Costume Makeup – Finishing the Scarred Joker

    Published: 06-16-2009
    Views: 118,216
    Special effects makeup expert Roger Riggle demonstrates how to finish the Joker makeup.

    Roger Riggle

    Roger Bennett Riggle has been a licensed, professional make up artist for over 20 years. He began at Kinetic Artistry, a theatrical supply house in Takoma Park, MD. During his 10 years there, Roger managed the make up department -7 different lines; sales, consultation and artistry.

    Roger has hosted numerous Washington, D.C instructional seminars for area artists; everything from beauty and photography make up to Halloween transformations and special effects make up techniques. Roger worked for over 10 years as the make up artist for Tom Radcliffe, a leader in headshot photography at the Point of View Studio also in Takoma Park, MD. Roger applied the photographic make up to thousands of actors, sports celebrities, musicians and opera singers.

    Roger specializes in Halloween make-overs and the transforming of personalities for diverse, special events. In addition, Roger has created special make up effects for disaster simulation used in the training of nurses, doctors and EMS personnel. His credits include triage exercises at the Baltimore/Washington International Airport, for the Secret Service, and for the UHUHS military training facility. Roger has also designed for numerous theatrical productions which entails researching and articulating the authenticity of period styles.

    Roger has a degree in drama from the Catholic University of America, Washington, D.C. and, since 1978, has choreographed, directed and produced numerous operas and musical theatre productions. For eight years, Roger was the Associate Producer of TheatreFest, theatre-in-residence program, at Montclair State University, Montclair, N.J. Roger has worked with many celebrities including: Leslie Uggams, Susan Lucci, Debbie Reynolds, Kim Zimmer, Pattie LuPone and Betty Buckley. Roger has directed operas at the annual Amalfi Music Festival in Italy . He is a member of the Society of Stage Directors and Choreographers. Roger is the make up consultant for Parlights, Inc. in Frederick, MD, a leading theatrical supply house for the greater Washington/Baltimore areas.

    Roger Bennett Riggle: The other thing that I've decided to do is to bump up the texture of the face and what I'm going to do here, I've decided to take a grey eye shadow and I'm going to take a brush and what I'm going to do is just touch some of this powdered grey eye shadow into some of my textured areas. So as to keep this face from looking like it's totally white. I can do it in along the side of the mouth. That's going to pick up some of the definition of the molding wax. It gives it a grey kind of smoky. See, the texture of that liquid latex popping out now. We'll do the other side. This dark grey eye shadow helps to pick up the texture of the deformity. See it picks up the texture of the molding wax.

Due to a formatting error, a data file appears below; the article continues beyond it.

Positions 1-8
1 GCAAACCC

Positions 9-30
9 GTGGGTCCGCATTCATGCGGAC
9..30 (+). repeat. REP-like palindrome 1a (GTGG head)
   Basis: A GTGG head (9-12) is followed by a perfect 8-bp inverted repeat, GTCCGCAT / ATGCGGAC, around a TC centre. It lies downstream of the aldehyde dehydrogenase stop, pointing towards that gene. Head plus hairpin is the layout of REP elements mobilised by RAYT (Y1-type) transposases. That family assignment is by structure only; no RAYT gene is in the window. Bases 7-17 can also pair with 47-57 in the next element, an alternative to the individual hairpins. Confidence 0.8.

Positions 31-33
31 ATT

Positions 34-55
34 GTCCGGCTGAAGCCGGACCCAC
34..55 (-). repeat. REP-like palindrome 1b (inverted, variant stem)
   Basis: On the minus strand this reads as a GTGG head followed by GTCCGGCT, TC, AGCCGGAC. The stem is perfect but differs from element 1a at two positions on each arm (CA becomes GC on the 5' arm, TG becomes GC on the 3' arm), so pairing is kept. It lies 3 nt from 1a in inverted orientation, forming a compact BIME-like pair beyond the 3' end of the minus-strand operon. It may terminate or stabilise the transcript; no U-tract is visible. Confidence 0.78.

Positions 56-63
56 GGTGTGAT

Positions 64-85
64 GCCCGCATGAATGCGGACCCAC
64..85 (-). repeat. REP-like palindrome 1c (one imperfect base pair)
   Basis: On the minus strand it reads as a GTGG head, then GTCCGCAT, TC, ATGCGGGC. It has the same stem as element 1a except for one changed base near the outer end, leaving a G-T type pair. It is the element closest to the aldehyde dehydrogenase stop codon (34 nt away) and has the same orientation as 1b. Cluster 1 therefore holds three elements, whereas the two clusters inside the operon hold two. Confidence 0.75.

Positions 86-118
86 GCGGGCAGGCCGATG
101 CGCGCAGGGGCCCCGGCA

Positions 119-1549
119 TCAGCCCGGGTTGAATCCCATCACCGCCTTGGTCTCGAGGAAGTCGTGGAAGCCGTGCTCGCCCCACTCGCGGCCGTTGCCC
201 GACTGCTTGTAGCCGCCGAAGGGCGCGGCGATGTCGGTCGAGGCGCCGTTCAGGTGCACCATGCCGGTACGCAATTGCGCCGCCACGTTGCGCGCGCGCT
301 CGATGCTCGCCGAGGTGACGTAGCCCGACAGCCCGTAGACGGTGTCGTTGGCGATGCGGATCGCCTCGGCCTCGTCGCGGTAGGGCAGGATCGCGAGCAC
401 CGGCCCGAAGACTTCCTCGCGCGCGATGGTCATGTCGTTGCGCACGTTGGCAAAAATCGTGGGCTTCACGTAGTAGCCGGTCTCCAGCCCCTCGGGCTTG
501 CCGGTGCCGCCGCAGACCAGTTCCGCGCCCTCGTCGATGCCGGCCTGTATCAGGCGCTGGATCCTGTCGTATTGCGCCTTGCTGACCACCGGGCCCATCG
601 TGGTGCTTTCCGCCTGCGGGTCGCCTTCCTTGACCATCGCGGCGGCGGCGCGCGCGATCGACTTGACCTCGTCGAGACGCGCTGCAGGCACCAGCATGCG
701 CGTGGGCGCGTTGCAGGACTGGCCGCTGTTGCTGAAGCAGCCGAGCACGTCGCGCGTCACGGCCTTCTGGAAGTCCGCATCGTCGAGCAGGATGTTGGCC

Let's add a little in the temples. When you color in the temple, the temple bone and down, it brings up the skeletal structure and a hollow skeletal structure is kind of a more scary look. We can put a little in the hollow here and a little in the hollow here. Let's just break up a little of this smoothness with a little grey. You can see some of it came off there. So, we've really kind of textured and colored up that face. So, it has -- remember, three dimensions. We've used at least three colors, white, grey, burnt coal, and I've even added some grey eye shadow to give it some texture and some unsmooth quality to what we've done.

    The last thing that we can do -- and we've used wigs for other segments that we've done. We've used a wig for the werewolf; we used a wig for the tiger. If you want to, you can take your own hair and use your own hair. Vanessa has nice long hair, so it's fun to play with. They also make hair sprays in all different kinds of colors and it's temporary and washes out in one shampoo. So, you could spray your hair black or brown or you could put stripes of white or grey or blonde. They even have florescent colors, yellow, blue, purple, any color you wanted to use.

    So, basically for this, I'll just rub my fingers up through her hair like this and give this kind of a low gruesome zombie kind of look. So, it's also fun to use your own hair and actually, I think we've done a good job with disguising her face and making Vanessa really not look so much like Vanessa and we've done very, very little.

    So, again we molded the molding wax, we adhered it to the face, we covered it with liquid latex, while the skin was stretched and then we put a water-based foundation over that and added the detail.

    So, Vanessa can go to the front door on Halloween and scare someone as the scarred joker in her costume makeup.